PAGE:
Honey that is called “Angabin” in Persian and “Asal-al-Nahl” in ITM is known to be useful for gastrointestinal problems like abdominal pain, bloating, jaundice and also increasing the appetite (8).

The anti-H. pylori effect of honey has also been demonstrated in some in vitro studies (20-22). The effects of honey have been compared with clarithromycin in a rat model of gastric ulcer. All honey samples demonstrated anti-H. pylori activity (23).

In Iran, the combination of N. sativa with honey (Dosin) is used according to traditional (8) and Islamic medicine (24) for alleviating gastrointestinal symptoms like abdominal pain, bloating and diarrhea.

2. Objectives

The aim of the present pilot study was to investigate the effectiveness of Dosin in eradication of H. pylori infection in patients with non-ulcer dyspepsia.

3. Patients and Methods

3.1. Preparation of Dosin

Mixture of Dosin was made in the department of pharmacy, Tehran University of Medical Sciences. N. sativa and honey were bought from Hamadan province, Iran. The voucher specimen “PMP-735” was deposited to N. sativa in the herbarium of faculty of pharmacy, Tehran University of Medical Sciences, Tehran, Iran. N. sativa and honey were mixed together in proportion of 1 (6 g/day of N. sativa as ground seeds) to 2 (12 g/day of honey). The dosage of N. sativa and honey in the mixture were chosen based on ITM literature (8).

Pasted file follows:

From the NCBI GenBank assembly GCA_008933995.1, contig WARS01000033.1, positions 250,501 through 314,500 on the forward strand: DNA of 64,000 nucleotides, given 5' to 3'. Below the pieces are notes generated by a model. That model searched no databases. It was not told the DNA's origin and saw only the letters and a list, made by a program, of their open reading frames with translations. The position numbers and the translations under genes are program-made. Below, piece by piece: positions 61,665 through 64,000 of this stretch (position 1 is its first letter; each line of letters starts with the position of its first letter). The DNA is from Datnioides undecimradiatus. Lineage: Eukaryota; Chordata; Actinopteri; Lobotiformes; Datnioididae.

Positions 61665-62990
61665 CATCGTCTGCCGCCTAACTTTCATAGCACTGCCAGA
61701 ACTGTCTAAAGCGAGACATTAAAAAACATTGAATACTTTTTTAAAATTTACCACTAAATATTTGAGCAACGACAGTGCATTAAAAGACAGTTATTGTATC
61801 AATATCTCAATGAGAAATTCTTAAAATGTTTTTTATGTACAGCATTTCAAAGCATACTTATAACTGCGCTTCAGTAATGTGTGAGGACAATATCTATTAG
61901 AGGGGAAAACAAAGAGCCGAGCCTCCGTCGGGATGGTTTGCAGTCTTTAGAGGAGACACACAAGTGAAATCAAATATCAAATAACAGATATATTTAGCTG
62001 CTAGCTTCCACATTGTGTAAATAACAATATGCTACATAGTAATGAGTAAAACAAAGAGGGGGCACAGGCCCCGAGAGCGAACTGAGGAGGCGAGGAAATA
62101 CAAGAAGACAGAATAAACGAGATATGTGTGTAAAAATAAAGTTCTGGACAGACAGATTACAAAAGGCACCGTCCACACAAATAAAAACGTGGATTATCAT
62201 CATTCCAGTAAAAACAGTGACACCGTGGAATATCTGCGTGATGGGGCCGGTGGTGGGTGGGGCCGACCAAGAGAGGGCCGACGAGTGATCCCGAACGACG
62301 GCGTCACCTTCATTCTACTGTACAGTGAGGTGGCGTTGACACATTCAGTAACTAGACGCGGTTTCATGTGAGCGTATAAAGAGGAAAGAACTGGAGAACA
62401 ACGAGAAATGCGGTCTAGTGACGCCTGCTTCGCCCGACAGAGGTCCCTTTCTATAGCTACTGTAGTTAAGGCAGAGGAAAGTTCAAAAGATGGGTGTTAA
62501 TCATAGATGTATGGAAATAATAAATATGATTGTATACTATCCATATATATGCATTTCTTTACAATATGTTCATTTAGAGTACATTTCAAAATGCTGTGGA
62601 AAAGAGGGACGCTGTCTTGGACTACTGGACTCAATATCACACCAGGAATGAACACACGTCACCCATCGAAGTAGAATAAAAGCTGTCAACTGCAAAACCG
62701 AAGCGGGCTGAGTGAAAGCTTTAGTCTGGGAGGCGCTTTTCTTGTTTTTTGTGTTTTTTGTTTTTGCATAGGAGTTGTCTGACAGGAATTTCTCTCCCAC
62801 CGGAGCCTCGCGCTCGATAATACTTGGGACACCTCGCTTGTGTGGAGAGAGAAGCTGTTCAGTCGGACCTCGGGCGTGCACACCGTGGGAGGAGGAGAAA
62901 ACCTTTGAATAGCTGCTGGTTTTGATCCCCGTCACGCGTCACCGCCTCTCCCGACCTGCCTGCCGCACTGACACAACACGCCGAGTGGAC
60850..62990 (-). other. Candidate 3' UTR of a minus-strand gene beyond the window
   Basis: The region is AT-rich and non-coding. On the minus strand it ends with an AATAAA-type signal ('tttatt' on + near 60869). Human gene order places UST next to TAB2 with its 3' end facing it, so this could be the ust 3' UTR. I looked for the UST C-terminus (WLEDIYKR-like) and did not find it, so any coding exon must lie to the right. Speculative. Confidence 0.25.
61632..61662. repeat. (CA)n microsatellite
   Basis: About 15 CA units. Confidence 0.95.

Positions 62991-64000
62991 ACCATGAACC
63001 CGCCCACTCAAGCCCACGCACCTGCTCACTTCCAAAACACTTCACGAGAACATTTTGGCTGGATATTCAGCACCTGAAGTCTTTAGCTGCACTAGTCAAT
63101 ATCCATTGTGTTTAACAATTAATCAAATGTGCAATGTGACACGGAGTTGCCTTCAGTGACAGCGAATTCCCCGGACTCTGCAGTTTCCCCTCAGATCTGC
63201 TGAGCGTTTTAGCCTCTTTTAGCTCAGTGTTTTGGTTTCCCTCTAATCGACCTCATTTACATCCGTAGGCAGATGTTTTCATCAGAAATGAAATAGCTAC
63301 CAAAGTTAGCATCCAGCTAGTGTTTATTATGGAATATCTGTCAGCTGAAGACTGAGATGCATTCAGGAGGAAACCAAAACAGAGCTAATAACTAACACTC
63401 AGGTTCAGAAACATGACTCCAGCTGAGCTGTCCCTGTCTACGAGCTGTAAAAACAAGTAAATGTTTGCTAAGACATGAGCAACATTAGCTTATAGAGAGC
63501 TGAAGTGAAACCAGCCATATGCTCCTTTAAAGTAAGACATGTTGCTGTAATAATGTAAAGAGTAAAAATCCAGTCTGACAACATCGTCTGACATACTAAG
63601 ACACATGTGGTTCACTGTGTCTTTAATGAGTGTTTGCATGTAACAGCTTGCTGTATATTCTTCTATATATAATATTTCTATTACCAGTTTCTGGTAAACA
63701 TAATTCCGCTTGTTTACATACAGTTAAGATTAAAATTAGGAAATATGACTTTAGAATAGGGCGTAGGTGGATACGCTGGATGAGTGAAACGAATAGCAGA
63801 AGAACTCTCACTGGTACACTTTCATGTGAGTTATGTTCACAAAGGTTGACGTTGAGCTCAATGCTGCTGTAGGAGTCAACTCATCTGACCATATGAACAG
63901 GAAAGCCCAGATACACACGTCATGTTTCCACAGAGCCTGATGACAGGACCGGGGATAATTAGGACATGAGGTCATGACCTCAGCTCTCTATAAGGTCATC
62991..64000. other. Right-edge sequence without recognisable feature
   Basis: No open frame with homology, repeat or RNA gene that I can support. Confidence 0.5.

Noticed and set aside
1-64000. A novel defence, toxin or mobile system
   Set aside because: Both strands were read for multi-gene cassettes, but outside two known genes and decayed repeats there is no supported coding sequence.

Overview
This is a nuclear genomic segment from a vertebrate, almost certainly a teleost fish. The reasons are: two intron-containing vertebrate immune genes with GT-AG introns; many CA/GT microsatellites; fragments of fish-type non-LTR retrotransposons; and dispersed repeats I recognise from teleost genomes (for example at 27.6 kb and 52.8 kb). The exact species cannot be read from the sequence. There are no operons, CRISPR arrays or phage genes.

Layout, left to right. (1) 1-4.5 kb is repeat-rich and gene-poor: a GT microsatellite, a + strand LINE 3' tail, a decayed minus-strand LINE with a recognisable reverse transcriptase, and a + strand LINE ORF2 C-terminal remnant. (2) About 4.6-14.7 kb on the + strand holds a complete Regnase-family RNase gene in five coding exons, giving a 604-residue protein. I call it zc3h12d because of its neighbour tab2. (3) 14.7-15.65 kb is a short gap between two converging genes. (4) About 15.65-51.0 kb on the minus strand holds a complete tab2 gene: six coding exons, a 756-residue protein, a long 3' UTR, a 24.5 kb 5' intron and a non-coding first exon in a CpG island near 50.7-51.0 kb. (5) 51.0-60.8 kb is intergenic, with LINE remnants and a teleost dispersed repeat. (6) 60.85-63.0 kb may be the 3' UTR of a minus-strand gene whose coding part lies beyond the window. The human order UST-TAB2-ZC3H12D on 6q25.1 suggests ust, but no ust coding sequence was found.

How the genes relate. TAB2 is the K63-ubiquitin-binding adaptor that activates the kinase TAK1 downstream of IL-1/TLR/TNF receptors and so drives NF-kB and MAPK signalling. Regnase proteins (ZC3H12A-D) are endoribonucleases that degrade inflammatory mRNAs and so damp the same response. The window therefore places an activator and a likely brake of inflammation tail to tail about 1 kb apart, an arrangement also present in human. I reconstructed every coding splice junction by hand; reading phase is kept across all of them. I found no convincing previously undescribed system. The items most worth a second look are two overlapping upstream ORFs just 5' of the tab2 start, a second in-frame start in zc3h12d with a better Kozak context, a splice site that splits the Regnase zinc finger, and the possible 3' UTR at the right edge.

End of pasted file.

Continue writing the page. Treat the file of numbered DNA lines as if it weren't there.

3.2. Patients and Protocol

The study was conducted in the gastroenterology clinic of “Rasool-e-Akram” hospital (a specialized and sub-specialized, referral, governmental hospital with 850 beds in west of Tehran, Iran) in 2012. The medical ethics committee of the research institute for Islamic and complementary medicine approved the protocol (approval number and date: 1699/tm/p26, March 2012). The trial was registered in Iranian registry of clinical trials undet the number IRCT201209041957N3.

Patients with gastrointestinal complaints and positive urea breath test (UBT) were assessed and included according to the inclusion/exclusion criteria after signing a written informed consent. All the patients had positive results for H. pylori infection by UBT. UBT was performed by the Heliprobe® system made in Sweden, which was bought from Beta company. The test was performed according to the instructions of the manufacturers.